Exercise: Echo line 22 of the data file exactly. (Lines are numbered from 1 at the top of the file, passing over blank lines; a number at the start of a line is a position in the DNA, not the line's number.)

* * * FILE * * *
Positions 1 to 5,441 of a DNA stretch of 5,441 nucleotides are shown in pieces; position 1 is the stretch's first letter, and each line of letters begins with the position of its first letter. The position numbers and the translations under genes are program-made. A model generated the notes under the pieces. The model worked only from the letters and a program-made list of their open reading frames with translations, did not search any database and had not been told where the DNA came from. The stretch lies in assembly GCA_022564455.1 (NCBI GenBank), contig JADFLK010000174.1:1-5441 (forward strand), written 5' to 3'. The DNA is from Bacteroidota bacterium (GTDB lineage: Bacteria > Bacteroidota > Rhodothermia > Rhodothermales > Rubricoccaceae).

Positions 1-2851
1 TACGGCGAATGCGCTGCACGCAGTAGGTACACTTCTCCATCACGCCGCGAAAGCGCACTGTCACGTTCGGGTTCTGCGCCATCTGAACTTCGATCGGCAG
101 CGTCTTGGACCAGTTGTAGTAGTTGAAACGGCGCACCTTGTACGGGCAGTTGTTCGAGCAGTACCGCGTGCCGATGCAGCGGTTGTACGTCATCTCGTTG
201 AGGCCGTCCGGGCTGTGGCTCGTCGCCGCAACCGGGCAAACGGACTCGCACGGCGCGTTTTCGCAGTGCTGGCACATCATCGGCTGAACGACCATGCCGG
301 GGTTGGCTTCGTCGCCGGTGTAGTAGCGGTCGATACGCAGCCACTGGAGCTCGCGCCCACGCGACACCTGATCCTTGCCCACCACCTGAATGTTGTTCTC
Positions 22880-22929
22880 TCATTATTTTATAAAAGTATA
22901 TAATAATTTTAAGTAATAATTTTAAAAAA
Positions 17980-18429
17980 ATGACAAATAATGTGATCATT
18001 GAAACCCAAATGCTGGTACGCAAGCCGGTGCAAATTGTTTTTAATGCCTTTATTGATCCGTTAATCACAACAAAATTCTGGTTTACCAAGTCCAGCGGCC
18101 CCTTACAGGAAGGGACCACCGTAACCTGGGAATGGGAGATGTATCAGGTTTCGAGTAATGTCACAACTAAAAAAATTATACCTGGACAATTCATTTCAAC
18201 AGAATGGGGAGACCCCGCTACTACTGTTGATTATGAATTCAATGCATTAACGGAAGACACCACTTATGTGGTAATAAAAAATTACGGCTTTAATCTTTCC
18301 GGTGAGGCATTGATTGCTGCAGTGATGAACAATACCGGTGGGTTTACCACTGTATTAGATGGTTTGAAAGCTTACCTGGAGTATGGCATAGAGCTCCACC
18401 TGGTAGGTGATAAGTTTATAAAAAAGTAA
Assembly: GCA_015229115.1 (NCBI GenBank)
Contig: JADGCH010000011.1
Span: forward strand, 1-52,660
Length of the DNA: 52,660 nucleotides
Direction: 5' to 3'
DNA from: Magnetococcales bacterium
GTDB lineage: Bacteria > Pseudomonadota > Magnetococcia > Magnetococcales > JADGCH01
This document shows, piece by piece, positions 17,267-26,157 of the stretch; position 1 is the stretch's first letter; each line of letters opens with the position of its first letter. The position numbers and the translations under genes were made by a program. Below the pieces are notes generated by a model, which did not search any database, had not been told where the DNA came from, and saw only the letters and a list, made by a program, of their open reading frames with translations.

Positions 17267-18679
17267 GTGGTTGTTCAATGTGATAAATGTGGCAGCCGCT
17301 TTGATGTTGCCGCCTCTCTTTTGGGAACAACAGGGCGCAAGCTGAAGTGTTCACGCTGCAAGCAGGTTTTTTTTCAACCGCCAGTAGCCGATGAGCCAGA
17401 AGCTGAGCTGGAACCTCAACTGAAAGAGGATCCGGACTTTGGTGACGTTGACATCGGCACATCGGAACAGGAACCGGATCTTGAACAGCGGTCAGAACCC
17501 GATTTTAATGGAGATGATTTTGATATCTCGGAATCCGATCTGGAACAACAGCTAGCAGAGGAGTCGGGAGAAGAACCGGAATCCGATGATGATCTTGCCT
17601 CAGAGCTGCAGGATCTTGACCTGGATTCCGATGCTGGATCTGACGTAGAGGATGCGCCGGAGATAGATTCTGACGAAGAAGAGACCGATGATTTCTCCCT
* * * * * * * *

DNA from: Magnetococcales bacterium